Biden deforms Trump’s diplomacy dull as president-elect

Without any question , current US president Donald Trump was not everyone’s cup of tea regarding diplomatic supremecy. Many neighbouring countries kept aloof from his diplomatic relations. Hence , newly elected president has started deforming changes in diplomacy.

When Joe Biden spoke by phone on Thursday with prime minister Scott Morrison, the president-elect’s office said that Biden hoped to work with him on ‘many common challenges’ and the Australian leader said that he would forward a study on how his country fought COVID-19 through contact tracing.

Following four years of presidential pique and chronic chaos in dealing with foreign leaders, Biden had already signalled a reversal – he was making US diplomacy predictable, even dull, again.

His transition office — which was not receiving customary assistance from the state department as Trump refused to concede the election —was putting out the sort of soporific readouts that until the 2016 election were the primary means of US presidential communication.

With Canadian prime minister Justin Trudeau, whom Trump derided over Twitter following a summit as ‘very dishonest & weak,’ a Biden statement after a congratulatory phone call said that the pair ‘reaffirmed the close bonds between the United States and Canada’ and pledged cooperation against COVID-19 and future biological threats.

After his conversation with German chancellor Angela Merkel, whom Trump had openly criticised for her welcome to migrants, Biden ‘noted his interest in working closely’ to address the pandemic, climate change and other issues and ‘praised her leadership.’

The lack of drama in Biden’s approach was, well, no surprise.

Biden, with nearly 50 years of experience in Washington, ran on promises to return to normalcy, bringing back the time-honoured decision-making process involving expert consultations rather than impulsive tweets.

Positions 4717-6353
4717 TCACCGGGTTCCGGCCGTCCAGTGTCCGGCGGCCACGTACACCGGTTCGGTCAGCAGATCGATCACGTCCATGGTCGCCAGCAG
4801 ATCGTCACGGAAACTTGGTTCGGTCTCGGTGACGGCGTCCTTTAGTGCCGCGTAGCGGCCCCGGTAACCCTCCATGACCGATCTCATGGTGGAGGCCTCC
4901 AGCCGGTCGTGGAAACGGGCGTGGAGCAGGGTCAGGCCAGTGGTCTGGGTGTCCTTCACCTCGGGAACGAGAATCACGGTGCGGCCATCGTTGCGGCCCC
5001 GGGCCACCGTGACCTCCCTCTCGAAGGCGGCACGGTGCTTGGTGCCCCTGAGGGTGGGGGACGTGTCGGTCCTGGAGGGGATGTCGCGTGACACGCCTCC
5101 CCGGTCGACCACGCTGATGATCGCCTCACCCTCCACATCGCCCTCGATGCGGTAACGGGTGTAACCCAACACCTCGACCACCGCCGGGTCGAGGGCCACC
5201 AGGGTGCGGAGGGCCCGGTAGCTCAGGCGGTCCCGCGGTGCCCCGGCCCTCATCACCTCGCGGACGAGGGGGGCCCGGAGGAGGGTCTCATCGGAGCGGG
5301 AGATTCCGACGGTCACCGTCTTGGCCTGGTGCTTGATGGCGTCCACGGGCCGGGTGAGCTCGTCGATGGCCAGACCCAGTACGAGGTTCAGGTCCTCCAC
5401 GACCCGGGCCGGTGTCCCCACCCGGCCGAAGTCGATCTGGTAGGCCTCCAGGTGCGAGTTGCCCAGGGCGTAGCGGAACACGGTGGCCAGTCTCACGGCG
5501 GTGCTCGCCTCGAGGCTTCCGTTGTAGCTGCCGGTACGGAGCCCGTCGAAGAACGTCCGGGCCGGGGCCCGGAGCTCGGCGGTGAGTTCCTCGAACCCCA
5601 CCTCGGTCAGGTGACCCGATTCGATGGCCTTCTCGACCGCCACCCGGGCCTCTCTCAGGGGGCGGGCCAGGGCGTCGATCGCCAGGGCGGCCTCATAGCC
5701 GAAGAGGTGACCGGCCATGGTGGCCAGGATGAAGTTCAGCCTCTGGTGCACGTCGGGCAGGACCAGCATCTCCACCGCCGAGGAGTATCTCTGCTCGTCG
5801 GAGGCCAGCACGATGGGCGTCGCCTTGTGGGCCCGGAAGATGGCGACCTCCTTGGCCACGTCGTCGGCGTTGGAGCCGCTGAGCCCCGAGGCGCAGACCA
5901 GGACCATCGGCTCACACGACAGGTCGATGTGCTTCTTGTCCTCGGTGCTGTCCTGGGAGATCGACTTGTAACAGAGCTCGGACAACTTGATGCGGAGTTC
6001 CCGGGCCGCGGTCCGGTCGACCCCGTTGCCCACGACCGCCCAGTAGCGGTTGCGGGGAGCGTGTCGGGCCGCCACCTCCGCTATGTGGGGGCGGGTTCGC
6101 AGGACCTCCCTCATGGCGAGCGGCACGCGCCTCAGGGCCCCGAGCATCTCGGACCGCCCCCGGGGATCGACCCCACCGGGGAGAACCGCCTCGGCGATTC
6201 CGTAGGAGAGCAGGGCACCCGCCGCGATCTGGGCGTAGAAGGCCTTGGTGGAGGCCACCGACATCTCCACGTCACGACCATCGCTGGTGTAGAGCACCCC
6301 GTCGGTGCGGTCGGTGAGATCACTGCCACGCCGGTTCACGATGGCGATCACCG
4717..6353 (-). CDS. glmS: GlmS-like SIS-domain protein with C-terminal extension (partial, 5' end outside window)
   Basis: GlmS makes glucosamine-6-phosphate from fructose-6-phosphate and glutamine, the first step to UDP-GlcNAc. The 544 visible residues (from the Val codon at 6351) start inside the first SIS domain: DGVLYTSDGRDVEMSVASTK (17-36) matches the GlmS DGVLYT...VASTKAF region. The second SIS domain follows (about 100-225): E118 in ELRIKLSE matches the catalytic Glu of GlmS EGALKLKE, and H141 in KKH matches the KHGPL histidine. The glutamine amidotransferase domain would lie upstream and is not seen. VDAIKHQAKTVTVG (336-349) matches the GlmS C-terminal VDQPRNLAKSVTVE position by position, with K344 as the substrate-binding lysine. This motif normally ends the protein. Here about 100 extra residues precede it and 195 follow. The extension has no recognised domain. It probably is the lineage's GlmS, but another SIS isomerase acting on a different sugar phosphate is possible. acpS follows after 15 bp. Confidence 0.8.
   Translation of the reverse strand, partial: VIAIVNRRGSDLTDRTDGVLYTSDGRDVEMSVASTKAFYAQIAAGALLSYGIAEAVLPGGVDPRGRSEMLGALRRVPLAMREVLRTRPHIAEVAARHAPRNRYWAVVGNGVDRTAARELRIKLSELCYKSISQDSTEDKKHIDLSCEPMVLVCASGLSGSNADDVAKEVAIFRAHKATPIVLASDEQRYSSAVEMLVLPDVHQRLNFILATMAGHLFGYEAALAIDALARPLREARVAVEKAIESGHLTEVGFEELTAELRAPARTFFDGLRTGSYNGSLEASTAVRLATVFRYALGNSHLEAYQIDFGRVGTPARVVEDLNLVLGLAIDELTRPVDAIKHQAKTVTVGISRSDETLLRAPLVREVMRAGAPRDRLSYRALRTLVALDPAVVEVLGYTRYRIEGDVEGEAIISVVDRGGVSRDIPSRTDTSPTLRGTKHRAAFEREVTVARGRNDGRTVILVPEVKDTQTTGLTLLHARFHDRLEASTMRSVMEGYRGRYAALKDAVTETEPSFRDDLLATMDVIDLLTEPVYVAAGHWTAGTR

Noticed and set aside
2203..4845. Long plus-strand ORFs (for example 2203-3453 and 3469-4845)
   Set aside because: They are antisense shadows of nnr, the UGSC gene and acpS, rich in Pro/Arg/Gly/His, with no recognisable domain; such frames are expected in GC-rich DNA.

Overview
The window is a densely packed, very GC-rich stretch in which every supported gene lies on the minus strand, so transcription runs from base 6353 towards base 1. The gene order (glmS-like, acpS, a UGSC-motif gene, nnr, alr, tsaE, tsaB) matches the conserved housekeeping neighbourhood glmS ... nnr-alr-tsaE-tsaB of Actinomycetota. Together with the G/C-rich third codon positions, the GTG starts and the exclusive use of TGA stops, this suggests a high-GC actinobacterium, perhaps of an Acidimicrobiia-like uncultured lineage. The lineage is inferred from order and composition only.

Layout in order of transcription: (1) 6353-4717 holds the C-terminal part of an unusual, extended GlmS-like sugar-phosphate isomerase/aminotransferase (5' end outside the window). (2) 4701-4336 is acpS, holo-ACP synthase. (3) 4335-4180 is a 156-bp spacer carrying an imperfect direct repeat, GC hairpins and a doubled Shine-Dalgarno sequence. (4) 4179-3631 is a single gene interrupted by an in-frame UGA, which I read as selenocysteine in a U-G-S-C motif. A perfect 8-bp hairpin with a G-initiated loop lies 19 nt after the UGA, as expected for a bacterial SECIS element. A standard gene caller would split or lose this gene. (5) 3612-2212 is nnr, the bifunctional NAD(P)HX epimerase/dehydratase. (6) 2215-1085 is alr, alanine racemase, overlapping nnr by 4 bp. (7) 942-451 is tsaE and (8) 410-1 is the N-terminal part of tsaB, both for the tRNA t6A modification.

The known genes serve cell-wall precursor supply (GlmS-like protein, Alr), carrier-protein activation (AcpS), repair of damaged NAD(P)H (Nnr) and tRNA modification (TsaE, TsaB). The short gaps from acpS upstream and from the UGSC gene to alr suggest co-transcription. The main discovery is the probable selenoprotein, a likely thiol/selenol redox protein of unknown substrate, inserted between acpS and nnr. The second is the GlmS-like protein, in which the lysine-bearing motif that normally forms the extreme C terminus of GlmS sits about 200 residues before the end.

In a campaign speech on foreign policy, Biden pointed to the sharp decline in global respect of the United States under Trump and promised to turn the page on ‘the chest-thumping, the self-inflicted setbacks and the manufactured crises of this administration.’

Biden’s return to a more traditional diplomacy was about more than a less brash personal style.

He is also signalling that he places a greater value on working with the world, said Monica Duffy Toft, a professor of international politics at The Fletcher School of Law and Diplomacy at Tufts University.

‘Trump likes to do things bilaterally and unilaterally. The big difference is that Biden respects and understands that you need to work multilaterally sometimes,’ she said, adding, ‘I think it’s going to be less personalistic, less chaotic and much more by protocol, and obviously not by tweet.’

She expected Biden to revive the role of the state department— derided by the ever-suspicious Trump as the ‘Deep State Department’— and move away from personal and family connections.

Autocratic leaders had assiduously sought unfiltered channels to Trump, who dispensed with the usual note-takers when meeting Russian president Vladimir Putin and who was said to take telephone calls placed directly by his Turkish counterpart RecepTayyipErdogan without any preparation by aides.

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